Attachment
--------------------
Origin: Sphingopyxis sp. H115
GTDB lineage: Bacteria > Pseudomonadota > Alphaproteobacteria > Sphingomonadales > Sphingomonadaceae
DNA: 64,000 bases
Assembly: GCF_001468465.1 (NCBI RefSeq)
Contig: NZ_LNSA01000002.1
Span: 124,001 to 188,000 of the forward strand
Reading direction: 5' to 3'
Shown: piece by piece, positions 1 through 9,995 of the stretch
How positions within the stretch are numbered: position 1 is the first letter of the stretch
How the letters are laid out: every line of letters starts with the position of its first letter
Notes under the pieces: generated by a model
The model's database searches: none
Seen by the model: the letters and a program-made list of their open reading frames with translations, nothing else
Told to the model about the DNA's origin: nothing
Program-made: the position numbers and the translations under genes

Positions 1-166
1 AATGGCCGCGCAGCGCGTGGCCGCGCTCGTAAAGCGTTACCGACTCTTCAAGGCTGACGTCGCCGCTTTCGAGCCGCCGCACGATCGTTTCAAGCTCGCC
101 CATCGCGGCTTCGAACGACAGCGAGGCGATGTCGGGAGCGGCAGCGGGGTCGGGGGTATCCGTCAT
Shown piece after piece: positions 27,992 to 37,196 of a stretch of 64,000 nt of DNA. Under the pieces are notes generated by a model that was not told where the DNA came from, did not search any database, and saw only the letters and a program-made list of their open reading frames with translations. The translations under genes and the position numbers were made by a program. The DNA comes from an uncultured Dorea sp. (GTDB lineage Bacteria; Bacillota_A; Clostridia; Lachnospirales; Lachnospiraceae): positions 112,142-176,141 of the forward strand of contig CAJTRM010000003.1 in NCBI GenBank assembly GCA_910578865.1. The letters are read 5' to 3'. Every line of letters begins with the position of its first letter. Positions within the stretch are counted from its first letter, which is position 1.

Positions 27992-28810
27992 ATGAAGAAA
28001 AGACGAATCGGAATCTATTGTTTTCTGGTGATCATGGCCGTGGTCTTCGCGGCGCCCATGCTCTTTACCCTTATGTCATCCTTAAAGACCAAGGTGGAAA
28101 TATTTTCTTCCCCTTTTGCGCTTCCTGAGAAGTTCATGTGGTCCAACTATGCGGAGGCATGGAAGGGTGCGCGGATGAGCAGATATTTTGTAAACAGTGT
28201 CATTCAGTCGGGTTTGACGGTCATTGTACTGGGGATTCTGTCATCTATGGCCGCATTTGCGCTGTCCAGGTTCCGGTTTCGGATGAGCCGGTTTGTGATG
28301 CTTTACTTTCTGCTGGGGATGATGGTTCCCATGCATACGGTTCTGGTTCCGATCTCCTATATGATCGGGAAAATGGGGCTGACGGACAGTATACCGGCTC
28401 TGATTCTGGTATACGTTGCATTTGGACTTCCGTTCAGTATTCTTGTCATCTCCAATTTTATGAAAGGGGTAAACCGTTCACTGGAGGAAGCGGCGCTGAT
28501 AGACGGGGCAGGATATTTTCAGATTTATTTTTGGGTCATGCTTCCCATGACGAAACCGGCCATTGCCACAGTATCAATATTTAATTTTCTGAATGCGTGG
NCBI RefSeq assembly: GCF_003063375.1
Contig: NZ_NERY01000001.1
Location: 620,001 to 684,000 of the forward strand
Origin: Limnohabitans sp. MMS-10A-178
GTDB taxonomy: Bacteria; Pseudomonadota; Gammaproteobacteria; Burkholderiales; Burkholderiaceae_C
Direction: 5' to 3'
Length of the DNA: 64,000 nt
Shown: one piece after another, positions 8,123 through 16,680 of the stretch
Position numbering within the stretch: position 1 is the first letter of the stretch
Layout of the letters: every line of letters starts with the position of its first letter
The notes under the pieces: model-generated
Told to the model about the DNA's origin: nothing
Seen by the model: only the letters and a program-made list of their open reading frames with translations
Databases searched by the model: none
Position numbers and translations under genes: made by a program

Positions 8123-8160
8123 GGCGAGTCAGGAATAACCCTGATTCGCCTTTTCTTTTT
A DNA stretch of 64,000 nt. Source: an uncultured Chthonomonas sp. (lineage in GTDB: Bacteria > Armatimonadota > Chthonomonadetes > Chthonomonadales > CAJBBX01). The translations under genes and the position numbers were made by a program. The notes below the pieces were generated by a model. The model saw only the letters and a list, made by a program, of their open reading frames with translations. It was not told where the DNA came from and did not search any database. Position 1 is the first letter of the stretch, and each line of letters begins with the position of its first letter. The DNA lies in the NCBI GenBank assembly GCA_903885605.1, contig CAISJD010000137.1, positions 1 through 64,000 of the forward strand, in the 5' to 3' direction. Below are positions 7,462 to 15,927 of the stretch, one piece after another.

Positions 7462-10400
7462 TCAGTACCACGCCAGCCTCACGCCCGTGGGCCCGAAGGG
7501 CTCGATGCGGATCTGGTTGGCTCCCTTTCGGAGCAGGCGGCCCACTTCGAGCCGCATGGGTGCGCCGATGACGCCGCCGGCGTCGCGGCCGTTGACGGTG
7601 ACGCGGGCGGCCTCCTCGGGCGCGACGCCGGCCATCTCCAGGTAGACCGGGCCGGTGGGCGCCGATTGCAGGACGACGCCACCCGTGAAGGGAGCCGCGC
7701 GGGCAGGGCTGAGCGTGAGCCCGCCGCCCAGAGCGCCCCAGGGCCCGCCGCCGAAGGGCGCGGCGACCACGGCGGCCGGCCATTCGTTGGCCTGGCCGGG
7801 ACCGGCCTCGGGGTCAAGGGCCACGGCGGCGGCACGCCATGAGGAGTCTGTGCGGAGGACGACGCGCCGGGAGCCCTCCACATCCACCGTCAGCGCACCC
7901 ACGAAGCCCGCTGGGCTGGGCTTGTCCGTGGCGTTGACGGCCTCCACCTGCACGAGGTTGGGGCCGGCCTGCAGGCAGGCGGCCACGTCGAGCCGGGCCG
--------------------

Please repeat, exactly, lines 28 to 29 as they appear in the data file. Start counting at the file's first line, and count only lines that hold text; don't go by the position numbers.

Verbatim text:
NCBI RefSeq assembly: GCF_003063375.1
Contig: NZ_NERY01000001.1